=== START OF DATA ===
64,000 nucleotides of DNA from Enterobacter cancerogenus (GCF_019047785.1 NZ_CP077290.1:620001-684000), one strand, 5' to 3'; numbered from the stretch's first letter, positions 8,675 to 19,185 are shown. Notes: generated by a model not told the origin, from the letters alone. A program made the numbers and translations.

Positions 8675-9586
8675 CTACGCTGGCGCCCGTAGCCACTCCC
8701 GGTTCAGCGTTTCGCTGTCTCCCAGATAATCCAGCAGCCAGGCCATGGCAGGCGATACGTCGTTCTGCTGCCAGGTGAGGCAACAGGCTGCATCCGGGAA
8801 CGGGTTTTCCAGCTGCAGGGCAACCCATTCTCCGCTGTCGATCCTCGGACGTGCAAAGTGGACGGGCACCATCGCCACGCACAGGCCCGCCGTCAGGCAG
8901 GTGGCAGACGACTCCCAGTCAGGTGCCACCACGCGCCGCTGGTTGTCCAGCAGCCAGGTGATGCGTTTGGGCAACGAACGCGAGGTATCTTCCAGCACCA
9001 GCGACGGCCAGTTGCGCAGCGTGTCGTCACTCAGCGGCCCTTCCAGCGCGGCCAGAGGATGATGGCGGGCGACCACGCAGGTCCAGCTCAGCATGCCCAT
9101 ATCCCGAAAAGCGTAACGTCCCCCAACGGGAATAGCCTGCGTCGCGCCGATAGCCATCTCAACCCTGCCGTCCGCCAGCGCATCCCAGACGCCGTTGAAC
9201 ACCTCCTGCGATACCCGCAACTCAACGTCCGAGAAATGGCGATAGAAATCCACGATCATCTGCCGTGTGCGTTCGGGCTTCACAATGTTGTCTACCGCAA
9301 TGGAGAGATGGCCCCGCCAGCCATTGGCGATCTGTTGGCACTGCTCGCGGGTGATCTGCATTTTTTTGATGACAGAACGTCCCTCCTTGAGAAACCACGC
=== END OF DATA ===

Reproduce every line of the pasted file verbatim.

64,000 nucleotides of DNA from Enterobacter cancerogenus (GCF_019047785.1 NZ_CP077290.1:620001-684000), one strand, 5' to 3'; numbered from the stretch's first letter, positions 8,675 to 19,185 are shown. Notes: generated by a model not told the origin, from the letters alone. A program made the numbers and translations.

Positions 8675-9586
8675 CTACGCTGGCGCCCGTAGCCACTCCC
8701 GGTTCAGCGTTTCGCTGTCTCCCAGATAATCCAGCAGCCAGGCCATGGCAGGCGATACGTCGTTCTGCTGCCAGGTGAGGCAACAGGCTGCATCCGGGAA
8801 CGGGTTTTCCAGCTGCAGGGCAACCCATTCTCCGCTGTCGATCCTCGGACGTGCAAAGTGGACGGGCACCATCGCCACGCACAGGCCCGCCGTCAGGCAG
8901 GTGGCAGACGACTCCCAGTCAGGTGCCACCACGCGCCGCTGGTTGTCCAGCAGCCAGGTGATGCGTTTGGGCAACGAACGCGAGGTATCTTCCAGCACCA
9001 GCGACGGCCAGTTGCGCAGCGTGTCGTCACTCAGCGGCCCTTCCAGCGCGGCCAGAGGATGATGGCGGGCGACCACGCAGGTCCAGCTCAGCATGCCCAT
9101 ATCCCGAAAAGCGTAACGTCCCCCAACGGGAATAGCCTGCGTCGCGCCGATAGCCATCTCAACCCTGCCGTCCGCCAGCGCATCCCAGACGCCGTTGAAC
9201 ACCTCCTGCGATACCCGCAACTCAACGTCCGAGAAATGGCGATAGAAATCCACGATCATCTGCCGTGTGCGTTCGGGCTTCACAATGTTGTCTACCGCAA
9301 TGGAGAGATGGCCCCGCCAGCCATTGGCGATCTGTTGGCACTGCTCGCGGGTGATCTGCATTTTTTTGATGACAGAACGTCCCTCCTTGAGAAACCACGC